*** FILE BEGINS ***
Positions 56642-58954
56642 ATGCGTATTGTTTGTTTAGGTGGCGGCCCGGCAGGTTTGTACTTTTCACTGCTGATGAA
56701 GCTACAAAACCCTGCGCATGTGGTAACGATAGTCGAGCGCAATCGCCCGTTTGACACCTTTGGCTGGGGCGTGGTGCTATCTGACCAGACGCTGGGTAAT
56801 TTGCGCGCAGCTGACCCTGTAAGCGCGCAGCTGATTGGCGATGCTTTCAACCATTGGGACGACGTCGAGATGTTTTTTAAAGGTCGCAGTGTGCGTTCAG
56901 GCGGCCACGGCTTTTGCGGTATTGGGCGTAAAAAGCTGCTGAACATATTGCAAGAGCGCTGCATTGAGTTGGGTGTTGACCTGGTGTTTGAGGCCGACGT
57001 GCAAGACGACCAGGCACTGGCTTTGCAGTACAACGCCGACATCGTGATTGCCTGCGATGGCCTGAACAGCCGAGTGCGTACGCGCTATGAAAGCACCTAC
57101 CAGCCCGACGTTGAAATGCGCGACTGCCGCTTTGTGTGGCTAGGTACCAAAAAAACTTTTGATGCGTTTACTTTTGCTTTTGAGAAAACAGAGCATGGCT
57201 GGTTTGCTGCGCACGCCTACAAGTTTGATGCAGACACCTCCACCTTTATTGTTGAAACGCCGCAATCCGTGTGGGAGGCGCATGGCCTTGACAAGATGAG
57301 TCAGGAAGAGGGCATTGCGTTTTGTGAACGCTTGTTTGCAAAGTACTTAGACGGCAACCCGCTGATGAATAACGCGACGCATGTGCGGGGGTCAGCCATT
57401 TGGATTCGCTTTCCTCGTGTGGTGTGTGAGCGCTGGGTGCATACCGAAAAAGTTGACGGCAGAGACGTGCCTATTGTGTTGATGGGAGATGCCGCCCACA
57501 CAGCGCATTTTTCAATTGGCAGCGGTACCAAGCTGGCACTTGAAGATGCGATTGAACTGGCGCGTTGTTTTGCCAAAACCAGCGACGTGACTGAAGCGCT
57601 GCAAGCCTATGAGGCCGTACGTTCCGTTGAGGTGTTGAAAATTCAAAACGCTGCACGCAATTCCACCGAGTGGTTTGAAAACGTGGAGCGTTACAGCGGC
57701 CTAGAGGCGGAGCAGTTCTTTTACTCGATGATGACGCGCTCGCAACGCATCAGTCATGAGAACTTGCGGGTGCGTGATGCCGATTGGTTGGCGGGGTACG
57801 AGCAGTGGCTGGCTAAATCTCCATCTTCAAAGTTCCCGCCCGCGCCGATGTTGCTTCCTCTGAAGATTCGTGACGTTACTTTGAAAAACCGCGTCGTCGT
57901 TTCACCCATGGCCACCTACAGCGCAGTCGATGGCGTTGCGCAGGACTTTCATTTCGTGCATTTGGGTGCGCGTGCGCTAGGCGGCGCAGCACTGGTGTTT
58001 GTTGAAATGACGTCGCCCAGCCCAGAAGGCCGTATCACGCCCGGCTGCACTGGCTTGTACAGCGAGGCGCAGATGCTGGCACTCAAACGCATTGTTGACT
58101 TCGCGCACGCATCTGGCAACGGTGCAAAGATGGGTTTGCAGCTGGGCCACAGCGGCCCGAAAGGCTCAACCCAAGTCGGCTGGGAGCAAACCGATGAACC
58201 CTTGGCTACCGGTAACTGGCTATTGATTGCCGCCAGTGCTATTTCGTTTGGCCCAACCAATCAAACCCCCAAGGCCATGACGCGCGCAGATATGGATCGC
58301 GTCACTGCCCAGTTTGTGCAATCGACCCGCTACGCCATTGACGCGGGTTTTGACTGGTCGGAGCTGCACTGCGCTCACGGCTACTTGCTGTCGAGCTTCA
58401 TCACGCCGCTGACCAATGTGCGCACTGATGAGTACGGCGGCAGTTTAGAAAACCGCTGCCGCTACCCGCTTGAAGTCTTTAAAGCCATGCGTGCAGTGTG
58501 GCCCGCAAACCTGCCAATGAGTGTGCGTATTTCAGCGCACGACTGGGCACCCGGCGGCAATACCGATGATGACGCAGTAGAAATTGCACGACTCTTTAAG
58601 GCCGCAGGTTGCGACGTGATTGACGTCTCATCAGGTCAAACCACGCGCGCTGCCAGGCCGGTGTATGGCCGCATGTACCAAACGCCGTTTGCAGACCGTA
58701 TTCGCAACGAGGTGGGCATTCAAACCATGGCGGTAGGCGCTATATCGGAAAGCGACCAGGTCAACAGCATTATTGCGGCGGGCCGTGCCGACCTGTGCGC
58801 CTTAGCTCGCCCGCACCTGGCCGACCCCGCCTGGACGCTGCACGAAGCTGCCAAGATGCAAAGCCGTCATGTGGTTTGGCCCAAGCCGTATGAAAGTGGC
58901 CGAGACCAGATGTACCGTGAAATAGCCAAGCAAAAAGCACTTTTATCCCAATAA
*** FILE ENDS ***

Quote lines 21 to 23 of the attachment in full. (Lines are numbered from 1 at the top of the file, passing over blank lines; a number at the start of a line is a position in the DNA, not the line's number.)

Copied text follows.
58501 GCCCGCAAACCTGCCAATGAGTGTGCGTATTTCAGCGCACGACTGGGCACCCGGCGGCAATACCGATGATGACGCAGTAGAAATTGCACGACTCTTTAAG
58601 GCCGCAGGTTGCGACGTGATTGACGTCTCATCAGGTCAAACCACGCGCGCTGCCAGGCCGGTGTATGGCCGCATGTACCAAACGCCGTTTGCAGACCGTA
58701 TTCGCAACGAGGTGGGCATTCAAACCATGGCGGTAGGCGCTATATCGGAAAGCGACCAGGTCAACAGCATTATTGCGGCGGGCCGTGCCGACCTGTGCGC